©2018 by Will Boyer for Nevada Backcountry. 

Sagebrush Survival Skiing in the Toiyabes

December 16, 2018

This is just going to be a brief post, about some struggles that were very real.  The type of struggles that typically only happen to privileged people, with access to gear and vehicles, who live in snowy places.  So pardon any perceived whininess in the following story, which is about some #firstworldproblems and about some #sagebrushshredding .

 

Location/Snow Report:

Toiyabe Range, Specifically Big Creek Canyon

Snow depth 6 inches to 2 feet.  Lots of exposed sagebrush and other vegetation. Substantial surface hoar forming in wind-protected areas, with higher elevations extremely wind affected.  Skiing was limited to roads/low angle grassy slopes or areas that had significant wind deposition.  Conditions were a mix of chattery windbuff, chalk, cream, breakable windcrust, and sagebrush tip-knockers.

 

Story:

The Toiyabes are one of central/Western Nevada's greatest ranges (see that nice looking photo on the nvbackcountry.com home page?!).  When driving East on highway 50, they loom up as the first really tall series of mountains.  Bunker Hill dominates the northern part of the range (at 11,474 ft. and the highpoint of Lander County it's definitely more than a hill), while Arc Dome soars above the southern Toiyabes to a height of 11,788 -the highest in the range.

 

 The Toiyabes as seen from the West near highway 50.  December 16th, 2018.  This range always seems snowier from a distance.

 

I had been seeing snow in the range for a couple months while driving past, so I thought that maybe it was time for some exploration!  We'd skied in the Toiyabes before, but had experienced access difficulties when approaching from an obscure place on the East.  This time we hoped to use Big Creek Canyon for access -which has road that reaches all the way up to the crest of the Range, and drops over to the East side.  We hoped to drive the road as far as snow would allow, and then skin from there.

 

 Big Creek Road.

 

We drove as far as my truck could make it -which was pretty far - and then started our hike.  Conditions looked ok, and it was clear that we would find skiing somewhere.  Although where was unclear.  But, as we skinned higher we realized that the snow was a lot thinner than we'd hoped.

 

Heading up the Road 

 

Still, Big Creek Canyon is an awesome place, with a lot of skiing potential.  We took in the scenery, planned out future lines, and tried to not get blown away by the wind -which seemed to increase the further up canyon we travelled.

 

Scoping zones in the upper canyon.

 

As we walked, we discussed our options.  Skiing the road was certainly a possibility, maybe the best.  The other options mostly consisted of wind-deposited zones, and we eventually decided to head up to the top of a north facing slope on a ridge.  The line didn't look super inspiring, but it was at least snow covered.  We knew we'd come out for the adventure and not the skiing.  So with that in our minds we pushed on.

 

Wheres the snow??  Its up there on that windlip!

 

As we got higher the sagebrush became more covered, and wind picked up.  It became clear that the snow conditions on our line were horrible.  Chalky, bumpy, firm, variable, punchy, windbuff, windfuck, windcream-ish, meh, shitty, shitfuck, tough, chattery, and occasionally bulletproof.  Did I mention it was variable?!  Oh yeah...and did I mention it was thin?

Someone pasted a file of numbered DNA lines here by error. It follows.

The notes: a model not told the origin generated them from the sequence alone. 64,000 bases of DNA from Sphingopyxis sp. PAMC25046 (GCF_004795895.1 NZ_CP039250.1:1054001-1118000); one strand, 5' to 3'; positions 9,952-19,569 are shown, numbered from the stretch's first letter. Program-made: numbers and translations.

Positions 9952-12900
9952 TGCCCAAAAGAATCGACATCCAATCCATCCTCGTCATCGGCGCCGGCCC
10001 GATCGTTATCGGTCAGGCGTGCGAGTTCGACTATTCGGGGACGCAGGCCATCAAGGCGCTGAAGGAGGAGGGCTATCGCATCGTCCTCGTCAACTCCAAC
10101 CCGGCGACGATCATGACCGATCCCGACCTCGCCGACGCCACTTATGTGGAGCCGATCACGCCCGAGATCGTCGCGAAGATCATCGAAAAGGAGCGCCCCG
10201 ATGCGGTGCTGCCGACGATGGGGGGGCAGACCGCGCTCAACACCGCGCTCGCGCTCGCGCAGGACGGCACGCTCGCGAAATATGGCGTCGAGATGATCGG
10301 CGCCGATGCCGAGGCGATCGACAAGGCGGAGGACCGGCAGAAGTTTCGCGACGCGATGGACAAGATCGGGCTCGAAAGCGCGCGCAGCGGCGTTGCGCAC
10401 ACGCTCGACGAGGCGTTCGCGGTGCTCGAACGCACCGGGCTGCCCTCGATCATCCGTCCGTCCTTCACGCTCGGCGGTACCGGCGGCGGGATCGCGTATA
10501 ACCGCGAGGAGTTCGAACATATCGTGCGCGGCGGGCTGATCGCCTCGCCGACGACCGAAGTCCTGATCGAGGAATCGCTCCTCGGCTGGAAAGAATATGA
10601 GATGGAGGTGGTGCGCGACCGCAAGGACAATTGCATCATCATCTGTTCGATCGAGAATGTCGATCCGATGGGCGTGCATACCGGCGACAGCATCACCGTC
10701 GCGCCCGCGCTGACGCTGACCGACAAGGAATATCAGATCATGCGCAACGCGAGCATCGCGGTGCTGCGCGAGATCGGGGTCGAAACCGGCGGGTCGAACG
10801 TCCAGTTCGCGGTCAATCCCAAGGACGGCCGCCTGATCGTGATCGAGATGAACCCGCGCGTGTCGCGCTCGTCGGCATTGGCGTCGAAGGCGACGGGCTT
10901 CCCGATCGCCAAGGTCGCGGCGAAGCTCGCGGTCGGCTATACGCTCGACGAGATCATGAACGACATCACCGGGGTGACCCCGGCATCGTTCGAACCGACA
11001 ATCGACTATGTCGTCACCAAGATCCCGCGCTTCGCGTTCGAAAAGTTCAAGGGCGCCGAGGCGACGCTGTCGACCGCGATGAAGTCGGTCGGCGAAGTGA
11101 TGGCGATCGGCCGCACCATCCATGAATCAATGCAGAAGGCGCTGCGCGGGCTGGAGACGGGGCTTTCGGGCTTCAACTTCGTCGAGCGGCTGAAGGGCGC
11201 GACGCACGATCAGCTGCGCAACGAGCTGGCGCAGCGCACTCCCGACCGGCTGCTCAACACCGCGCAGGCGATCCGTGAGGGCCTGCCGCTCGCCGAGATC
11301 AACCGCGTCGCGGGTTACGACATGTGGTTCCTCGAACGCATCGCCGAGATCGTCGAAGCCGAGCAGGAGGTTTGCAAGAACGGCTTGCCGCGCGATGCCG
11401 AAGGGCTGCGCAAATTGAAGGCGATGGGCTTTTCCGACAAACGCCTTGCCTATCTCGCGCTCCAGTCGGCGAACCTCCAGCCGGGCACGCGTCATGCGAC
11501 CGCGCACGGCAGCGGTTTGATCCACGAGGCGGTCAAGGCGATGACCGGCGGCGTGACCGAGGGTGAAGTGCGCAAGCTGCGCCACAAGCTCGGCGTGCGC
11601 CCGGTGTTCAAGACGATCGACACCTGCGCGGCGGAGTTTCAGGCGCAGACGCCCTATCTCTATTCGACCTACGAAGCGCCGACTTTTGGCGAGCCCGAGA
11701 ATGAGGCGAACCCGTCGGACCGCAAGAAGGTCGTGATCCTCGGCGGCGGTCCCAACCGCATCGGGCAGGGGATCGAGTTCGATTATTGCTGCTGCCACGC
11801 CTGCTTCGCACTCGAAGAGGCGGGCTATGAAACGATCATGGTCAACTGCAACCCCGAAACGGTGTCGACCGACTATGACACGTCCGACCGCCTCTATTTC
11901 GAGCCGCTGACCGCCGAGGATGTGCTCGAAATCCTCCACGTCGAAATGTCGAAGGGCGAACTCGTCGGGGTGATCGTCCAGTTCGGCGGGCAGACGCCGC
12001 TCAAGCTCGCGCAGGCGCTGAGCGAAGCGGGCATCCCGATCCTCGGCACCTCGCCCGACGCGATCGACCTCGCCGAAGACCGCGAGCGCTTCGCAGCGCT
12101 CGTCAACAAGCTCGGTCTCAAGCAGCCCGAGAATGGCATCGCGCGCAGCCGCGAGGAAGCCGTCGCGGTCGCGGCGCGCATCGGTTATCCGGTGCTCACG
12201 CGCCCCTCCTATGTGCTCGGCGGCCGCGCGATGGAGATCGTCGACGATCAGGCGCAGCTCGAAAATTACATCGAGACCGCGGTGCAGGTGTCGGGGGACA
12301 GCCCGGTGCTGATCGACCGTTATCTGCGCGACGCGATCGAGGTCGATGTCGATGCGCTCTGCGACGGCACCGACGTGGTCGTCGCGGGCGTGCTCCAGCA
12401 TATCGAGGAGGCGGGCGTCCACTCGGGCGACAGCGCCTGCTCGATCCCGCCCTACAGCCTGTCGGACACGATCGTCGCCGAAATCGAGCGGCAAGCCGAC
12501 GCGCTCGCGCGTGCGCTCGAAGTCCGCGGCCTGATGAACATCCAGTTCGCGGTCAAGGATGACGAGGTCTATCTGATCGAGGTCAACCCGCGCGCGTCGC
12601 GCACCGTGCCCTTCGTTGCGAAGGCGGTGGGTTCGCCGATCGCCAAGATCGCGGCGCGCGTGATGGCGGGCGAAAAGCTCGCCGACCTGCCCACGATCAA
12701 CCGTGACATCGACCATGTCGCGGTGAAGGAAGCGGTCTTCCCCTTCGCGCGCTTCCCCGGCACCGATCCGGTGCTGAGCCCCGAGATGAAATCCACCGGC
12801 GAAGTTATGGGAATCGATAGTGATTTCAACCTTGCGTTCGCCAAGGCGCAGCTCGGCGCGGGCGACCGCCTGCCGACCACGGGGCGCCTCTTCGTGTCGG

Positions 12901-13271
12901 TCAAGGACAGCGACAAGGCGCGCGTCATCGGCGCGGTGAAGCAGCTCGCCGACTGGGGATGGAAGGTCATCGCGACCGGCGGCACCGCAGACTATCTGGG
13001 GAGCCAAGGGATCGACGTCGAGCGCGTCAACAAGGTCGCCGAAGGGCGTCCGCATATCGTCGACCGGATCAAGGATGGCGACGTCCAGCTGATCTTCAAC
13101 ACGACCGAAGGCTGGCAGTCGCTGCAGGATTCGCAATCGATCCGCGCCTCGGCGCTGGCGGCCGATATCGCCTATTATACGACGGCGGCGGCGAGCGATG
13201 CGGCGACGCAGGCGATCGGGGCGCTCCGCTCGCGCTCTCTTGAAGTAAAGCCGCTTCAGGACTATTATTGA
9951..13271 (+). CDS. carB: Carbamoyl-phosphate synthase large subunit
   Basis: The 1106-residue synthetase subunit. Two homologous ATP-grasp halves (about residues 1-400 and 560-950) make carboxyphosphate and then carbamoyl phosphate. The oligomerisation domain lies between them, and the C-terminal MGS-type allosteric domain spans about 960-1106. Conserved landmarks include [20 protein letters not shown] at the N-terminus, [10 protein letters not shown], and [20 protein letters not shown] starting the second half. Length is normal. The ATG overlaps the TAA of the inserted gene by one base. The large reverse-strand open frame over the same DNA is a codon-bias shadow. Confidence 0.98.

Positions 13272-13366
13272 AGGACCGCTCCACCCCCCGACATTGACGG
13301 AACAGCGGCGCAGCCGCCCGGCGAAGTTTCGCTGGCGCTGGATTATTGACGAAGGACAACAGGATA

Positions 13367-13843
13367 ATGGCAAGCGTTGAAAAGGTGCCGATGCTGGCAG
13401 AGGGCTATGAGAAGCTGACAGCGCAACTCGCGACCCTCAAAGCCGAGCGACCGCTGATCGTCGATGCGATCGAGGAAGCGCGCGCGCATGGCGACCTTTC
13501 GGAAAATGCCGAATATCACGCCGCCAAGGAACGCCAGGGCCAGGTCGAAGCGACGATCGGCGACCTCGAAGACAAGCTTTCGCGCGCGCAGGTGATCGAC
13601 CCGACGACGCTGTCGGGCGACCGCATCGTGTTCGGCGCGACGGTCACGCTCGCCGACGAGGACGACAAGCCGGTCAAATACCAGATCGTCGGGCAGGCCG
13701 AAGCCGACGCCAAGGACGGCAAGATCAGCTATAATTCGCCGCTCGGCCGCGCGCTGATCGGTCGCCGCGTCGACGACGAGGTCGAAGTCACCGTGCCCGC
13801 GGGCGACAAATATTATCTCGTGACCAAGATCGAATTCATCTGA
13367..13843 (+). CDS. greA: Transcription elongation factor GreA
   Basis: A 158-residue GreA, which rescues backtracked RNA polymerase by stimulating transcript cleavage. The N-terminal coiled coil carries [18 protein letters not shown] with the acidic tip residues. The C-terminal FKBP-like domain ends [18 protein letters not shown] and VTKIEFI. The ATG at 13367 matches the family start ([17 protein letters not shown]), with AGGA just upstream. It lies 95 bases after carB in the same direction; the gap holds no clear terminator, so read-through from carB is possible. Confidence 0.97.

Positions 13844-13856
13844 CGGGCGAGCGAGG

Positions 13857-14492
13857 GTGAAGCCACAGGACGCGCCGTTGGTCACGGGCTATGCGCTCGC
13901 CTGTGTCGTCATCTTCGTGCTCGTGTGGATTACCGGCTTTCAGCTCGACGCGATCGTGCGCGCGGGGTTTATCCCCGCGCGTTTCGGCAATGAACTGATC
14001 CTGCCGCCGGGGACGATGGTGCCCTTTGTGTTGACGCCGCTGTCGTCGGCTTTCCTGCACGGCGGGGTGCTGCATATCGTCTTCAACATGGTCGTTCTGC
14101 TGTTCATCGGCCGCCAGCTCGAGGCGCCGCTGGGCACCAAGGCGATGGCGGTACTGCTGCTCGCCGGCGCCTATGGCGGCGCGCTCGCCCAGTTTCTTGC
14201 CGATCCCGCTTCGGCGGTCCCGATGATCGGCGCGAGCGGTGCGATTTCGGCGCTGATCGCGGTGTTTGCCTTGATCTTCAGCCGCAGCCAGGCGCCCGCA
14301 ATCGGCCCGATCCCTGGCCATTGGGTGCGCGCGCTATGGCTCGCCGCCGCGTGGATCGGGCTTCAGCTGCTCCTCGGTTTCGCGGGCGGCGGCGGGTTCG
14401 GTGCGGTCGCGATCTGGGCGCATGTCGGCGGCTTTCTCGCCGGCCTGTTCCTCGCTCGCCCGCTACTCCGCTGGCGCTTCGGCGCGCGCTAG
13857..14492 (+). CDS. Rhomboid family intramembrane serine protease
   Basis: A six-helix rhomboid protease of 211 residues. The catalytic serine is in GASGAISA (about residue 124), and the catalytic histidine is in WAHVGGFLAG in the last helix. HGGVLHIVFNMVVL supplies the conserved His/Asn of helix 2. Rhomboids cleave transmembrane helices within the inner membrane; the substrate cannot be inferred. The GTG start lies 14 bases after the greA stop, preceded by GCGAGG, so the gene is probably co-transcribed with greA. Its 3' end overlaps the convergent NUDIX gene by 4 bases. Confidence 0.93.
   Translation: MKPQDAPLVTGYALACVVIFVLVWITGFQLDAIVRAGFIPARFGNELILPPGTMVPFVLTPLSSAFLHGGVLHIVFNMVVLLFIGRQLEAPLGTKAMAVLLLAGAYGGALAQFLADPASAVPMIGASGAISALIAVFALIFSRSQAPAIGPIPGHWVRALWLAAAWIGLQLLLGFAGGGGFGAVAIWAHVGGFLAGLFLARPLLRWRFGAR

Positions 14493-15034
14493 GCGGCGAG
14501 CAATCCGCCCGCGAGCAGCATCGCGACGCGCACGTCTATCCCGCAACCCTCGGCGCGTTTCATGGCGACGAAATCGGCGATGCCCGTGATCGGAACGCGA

But for some reason we switched to bootpacking an kept going.  This is a privilege of the first-world, being able to willingly and intentionally put yourself into miserable situations just for the fun and adventure.  No one was making us do this, but our own determination and pride was too strong to turn around.  Some people call it hell.  Other people call it type-2 fun.  I call it getting blown around on a cold windy ridge, smashing toes kicking steps in firm snow, and questioning everything you are doing.  

 

Me: "Hey there, dealing with the wind and snow is hard.  Want to know what else is hard?  heheh"

 

Theresa (or maybe I) mentioned something about training for Denali (or the Grand Teton, or Everest, or something equally scary and big).  A little bit of wind and shitfuck snow is par for the course on bigger peaks -so we thought we could suffer another 30 minutes of uphill.  I thought about a quote from one of my ski-mountaineering heroes Ptor Spricenieks: "One does not become a better skier by skiing powder snow only".  Determined, we pushed on to the top of the snowfield

 

Theresa "I can't wait to trim some sage" O'Halloran was still smiling somehow.

 

After dropping in, I fully realized our true folly.  It was easily the worst conditions all year, and my 124mm underfoot bentchetlers were not ideal.  The skis rocker chattered and vibrated underfoot as I turned, making my sore toes scream.  I noticed Theresa also appeared to be survival skiing, and her smile was inverted.  As we got down lower the snow condition improved, although things also became more thin.  We ended up in a gully filled with sage, and rock, and some creamy hop turns.  Then more bushes and punch crust.  Yep, total survial skiing!

 

Mellow road turns...not just for Dads and Hippies

 

Finally we got back to the road, where I had never been so happy to see low angle cream.  We made some powder-8s down a wider section, and laughed about how that had been the best skiing all day!  Probably should have lapped it.  Then we cruised back to the truck under a majestic sunset.  Just enough fun at the end, to make us forget about all the misery.

 

 I'll be back for sure.  It seems like Big Creek Canyon is a great place to access the range, and has loads of good skiing potential.  Just have to wait for some snow and the right conditions.

 

The North face of Bunker Hill looking thin but alluring for future turns.

 

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